Plus, since property tax bills are only configured every two years now in Maricopa County, then the house's condition and selling price goes into figuring the amount of property taxes, does it not? So their tax bite is less due to the condition of the property, and that would be the base rate based on the selling price.
So unless they do major work requiring a building permit, then the County Assessor would not be coming by to reassess it, so from the outset their tax bills are lower and remain so unless and until they do any major work or repair requiring a building permit (and if they do it in stages, since it is based a great deal on the amount of the repair itself or if it impacts city or county services, they may never have to get a permit).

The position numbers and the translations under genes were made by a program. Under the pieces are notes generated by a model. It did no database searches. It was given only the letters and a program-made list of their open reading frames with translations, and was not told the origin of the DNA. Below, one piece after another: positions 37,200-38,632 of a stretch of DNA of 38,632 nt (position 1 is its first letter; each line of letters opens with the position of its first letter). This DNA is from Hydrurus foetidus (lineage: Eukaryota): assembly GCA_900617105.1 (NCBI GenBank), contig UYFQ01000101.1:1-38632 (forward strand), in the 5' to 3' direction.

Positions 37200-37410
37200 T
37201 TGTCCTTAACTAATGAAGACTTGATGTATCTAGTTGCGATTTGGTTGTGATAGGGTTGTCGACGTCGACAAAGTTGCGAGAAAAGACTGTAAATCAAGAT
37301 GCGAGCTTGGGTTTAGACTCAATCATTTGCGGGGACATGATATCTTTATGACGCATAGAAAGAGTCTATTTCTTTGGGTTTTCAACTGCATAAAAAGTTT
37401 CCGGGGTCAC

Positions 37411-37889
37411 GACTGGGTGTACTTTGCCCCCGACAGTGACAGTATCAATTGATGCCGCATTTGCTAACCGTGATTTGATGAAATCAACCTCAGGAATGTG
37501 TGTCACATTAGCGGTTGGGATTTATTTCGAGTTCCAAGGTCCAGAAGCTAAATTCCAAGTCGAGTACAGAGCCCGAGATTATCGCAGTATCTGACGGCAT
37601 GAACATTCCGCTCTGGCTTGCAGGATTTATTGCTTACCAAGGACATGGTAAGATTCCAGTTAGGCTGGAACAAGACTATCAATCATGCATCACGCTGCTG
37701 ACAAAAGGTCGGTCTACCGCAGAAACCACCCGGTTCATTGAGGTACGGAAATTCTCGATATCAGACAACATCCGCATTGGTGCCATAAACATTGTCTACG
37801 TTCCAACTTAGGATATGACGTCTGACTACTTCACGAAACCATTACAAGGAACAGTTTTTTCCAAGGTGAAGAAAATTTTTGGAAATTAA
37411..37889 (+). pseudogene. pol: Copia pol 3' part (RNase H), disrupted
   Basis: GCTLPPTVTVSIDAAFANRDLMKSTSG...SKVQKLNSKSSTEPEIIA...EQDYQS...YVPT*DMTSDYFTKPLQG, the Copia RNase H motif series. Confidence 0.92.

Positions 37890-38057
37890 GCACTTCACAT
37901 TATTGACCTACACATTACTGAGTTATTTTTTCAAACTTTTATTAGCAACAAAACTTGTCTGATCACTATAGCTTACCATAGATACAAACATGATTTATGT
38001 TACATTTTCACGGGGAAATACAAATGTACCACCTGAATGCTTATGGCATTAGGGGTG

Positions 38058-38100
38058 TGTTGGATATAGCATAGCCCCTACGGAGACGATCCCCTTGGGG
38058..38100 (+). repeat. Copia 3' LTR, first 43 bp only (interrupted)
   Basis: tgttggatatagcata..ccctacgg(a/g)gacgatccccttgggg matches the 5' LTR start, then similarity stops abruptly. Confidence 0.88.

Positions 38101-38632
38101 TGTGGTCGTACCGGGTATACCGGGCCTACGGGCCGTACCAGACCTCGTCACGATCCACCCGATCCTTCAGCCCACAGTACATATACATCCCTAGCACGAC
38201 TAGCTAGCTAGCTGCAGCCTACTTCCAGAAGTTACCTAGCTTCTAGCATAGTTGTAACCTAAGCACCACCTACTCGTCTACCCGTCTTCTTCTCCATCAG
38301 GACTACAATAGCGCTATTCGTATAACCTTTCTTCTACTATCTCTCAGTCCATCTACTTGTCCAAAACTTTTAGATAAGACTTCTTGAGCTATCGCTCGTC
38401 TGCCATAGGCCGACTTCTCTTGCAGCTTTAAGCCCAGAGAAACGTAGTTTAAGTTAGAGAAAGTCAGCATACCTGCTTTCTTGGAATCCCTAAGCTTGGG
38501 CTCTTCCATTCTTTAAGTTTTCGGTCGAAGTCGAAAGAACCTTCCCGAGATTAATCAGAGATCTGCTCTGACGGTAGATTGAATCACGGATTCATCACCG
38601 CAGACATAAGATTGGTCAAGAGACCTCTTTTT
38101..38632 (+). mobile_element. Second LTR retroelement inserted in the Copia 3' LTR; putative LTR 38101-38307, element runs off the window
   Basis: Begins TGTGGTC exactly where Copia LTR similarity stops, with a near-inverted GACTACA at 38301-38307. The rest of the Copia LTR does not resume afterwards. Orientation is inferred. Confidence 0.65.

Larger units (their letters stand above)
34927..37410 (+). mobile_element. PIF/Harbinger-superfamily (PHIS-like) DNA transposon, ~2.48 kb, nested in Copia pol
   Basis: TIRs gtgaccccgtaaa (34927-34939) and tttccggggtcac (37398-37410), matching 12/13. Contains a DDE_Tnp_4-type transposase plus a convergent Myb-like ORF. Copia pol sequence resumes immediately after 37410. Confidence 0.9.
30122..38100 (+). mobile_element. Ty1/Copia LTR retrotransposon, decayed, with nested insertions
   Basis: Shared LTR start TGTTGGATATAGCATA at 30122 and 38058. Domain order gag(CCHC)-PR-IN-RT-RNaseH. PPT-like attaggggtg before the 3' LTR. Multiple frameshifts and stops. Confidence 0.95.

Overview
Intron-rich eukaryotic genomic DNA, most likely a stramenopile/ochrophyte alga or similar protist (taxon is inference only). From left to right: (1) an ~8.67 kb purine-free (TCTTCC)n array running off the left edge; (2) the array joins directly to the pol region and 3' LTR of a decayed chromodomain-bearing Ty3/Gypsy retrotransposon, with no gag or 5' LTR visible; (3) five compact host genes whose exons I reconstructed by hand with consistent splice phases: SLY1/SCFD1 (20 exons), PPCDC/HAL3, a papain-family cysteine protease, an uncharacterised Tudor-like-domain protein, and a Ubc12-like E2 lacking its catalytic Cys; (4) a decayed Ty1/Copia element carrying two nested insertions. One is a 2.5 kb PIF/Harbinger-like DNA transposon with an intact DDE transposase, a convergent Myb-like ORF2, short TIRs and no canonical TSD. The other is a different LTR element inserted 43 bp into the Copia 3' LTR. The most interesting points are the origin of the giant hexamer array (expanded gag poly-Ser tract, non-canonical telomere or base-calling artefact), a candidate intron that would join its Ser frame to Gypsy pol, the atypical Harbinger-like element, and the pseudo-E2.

So it seems to me those in those historic districts have been getting a free ride on the backs of the other communities, as have most of those part-time retirees and such with second homes there that actually many times use more of the city services (such as emergency medical personnel) than other citizens.
So I can see giving seniors tax breaks if they are on Social Security and don't meet a certain threshhold due to illnesses or don't have a school district within their community such as Sun City, but not those that live in incorporated areas that are incorporated when they purchase the property and do have schools in their communities, and are able to well afford it, especially with many of those elderly individuals purchasing second homes from the East Coast and Canada.